Veins of Inspiration
Some thoughts on the Stancills clay mine exhibit,
Coming Home: A Journey in Clay
Stancills Inc. has been a family owned mining and manufacturing business since 1934. They mine sand, gravel, and clay for industrial use and make custom mixes for sports field construction, the geo-technical industry, and horticulture. Over the years Terry Stancill and his daughter Emlyn have cultivated friendships with artists enthralled with the beauty of the mine and the quality of the clay. They decided to create a gallery exhibition directly into the earth in conjunction with the 2005 NCECA conference in Baltimore.
Torso Catherine White
On a Thursday, the week before the exhibit was to begin, Margaret Boozer and I drove across the Susquehanna River on I-95, to Stancills, in Perryville, Maryland, to install fired pots and sculptures into the raw clay. The mine itself is an amazing place to see and feel especially for a potter. The elemental quality of the material is inspiring, exuding a simultaneous relationship to the geology as well as to the inherent potential of artistic manipulation.
As we worked the frozen veins of clay, the fired work jumped out against the raw material ranging from white to red, gray, black, and purple. The drying, cracking, freezing, and plasticity of the clay drew pictures in my imagination. Here I was in the gentle, rolling geography of Maryland not far from the Chesapeake Bay, yet I felt as if I was standing in a remarkably wet New Mexico. As we chipped niches into the clay walls to prop our pots, I felt like a kid pretending to be an ancient pueblo cliff dweller. As we walked and experimented, the intimidating scale and rawness of the landscape transformed into feelings of inspiration whelming up from the endless and intricate colored clay striations.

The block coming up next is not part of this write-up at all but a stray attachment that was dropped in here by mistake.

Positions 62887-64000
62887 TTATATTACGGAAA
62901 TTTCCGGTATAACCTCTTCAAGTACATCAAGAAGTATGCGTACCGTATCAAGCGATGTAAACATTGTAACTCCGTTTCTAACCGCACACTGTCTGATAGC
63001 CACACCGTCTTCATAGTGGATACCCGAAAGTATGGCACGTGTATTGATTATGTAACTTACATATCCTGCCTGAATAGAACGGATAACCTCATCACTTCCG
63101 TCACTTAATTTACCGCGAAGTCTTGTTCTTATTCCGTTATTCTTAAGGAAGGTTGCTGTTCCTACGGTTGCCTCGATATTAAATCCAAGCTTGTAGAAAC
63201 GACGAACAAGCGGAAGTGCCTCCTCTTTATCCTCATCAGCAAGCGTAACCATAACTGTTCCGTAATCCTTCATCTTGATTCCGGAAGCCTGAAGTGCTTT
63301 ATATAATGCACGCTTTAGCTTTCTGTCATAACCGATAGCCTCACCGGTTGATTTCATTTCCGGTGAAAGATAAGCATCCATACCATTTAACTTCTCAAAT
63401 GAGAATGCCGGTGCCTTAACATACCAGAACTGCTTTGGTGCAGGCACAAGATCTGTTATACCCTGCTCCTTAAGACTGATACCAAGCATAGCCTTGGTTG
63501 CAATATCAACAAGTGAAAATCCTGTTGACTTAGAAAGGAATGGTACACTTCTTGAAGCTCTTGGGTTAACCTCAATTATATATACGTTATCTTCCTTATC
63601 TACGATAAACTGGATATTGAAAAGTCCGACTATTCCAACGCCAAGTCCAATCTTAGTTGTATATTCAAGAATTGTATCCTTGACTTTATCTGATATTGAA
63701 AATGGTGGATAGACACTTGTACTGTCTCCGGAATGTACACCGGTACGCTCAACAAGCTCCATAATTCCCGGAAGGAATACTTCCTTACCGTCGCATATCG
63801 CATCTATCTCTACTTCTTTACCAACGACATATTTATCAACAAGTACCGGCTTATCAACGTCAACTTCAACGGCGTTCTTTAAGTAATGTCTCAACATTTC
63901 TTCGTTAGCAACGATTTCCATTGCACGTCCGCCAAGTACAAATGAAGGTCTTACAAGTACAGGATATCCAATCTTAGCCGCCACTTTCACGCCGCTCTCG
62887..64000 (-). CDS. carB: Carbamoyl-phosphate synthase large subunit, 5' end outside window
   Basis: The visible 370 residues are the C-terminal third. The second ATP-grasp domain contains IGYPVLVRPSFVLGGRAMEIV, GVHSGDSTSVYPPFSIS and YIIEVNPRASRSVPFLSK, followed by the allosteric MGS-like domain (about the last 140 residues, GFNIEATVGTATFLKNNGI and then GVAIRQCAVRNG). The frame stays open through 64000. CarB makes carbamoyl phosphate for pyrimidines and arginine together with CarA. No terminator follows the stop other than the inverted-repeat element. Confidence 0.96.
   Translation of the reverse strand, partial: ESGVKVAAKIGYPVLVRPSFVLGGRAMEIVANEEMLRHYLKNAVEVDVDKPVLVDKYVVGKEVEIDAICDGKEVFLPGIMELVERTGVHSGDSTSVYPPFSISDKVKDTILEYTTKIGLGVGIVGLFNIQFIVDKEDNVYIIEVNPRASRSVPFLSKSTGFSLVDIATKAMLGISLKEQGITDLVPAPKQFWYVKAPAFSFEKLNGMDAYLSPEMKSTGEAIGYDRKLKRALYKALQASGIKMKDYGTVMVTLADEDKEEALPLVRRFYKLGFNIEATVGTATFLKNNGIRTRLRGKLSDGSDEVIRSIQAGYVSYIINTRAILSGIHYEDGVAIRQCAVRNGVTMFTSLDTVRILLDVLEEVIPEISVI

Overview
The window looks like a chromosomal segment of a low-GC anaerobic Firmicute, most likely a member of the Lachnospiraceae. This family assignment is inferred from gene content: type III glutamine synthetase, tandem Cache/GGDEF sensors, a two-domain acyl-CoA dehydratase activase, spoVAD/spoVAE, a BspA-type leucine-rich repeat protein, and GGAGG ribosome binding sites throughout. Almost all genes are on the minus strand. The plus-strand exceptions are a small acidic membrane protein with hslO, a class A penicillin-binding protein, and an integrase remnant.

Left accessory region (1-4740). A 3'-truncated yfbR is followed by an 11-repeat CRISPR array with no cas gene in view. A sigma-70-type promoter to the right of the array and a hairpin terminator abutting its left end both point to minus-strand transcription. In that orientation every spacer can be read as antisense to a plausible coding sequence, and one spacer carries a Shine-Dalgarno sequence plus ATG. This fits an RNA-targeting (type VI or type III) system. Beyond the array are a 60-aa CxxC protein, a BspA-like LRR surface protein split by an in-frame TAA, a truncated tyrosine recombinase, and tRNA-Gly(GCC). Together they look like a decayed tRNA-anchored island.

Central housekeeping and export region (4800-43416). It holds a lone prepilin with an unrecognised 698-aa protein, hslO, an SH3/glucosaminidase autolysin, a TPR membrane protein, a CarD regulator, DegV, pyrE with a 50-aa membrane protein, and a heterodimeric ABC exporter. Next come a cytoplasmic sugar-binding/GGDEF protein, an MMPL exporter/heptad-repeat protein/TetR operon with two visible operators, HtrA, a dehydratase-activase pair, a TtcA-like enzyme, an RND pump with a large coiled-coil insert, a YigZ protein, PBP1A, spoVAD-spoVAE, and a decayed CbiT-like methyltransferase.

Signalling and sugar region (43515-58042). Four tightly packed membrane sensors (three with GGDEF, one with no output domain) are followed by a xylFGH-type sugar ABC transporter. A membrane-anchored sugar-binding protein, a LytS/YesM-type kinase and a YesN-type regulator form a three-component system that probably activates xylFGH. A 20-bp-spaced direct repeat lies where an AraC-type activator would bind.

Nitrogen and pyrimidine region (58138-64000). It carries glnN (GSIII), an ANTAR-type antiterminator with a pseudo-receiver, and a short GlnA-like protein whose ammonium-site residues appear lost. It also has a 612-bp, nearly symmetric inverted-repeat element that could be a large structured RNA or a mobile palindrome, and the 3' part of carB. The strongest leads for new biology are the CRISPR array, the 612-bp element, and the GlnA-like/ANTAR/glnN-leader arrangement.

Channel Margaret Boozer
In such a huge space there is room for Paul Chaleff’s one-ton sculpture to stand quietly grounded, as well as for Warren Frederick’s rice bowl, set in a carved niche, to surprise the viewer with its serene, wobbly shape. Margaret Boozer’s “Channel” drawing is placed high on the face of the clay cut; the interplay of the dripping slip against the drainage of the earth’s raw face viscerally resurrecting the point of her departure. Placed by the pond in a more gentle and reflective part of the exhibition, Willi Singleton’s large jars stand like sentinel lions at the entrance of a temple. Carolyn Bernstein’s installation is reminiscent of hollow bones as they embrace a swatch of grasses alongside the entrance path, the red surface wash reflecting the color of a distant red outcropping.
There is a mysterious blend of ancient forces--those that created the clay, gravel, and sand--with the modern, human strengths (and failings) of the machinery used to move, manipulate, and fire clay. Tensions are created between the sight of the fired object contrasted against the raw material. Glazed and unglazed presences stand side-by-side conversing eloquently about the role of human touch. Fired containers and sculptural found-objects both seem to speak in the presence of their origins in this industrially manipulated yet somehow natural outdoor site. We see nature refracted through the artist’s focus, the choices of found objects juxtaposed with the intentional alterations of the maker.
As artists we can tightly control clay and play by its physical rules or we can attend to each shift in the process, amplifying aspects of unpredictability and chance through clay’s transformative passage from excavation to wet forming, drying, and firing. Walking on the rough earth path one can almost inhale Stancills clay, encountering how other artists breathe, each choosing a dialect of clay to create distinct and remarkable poems.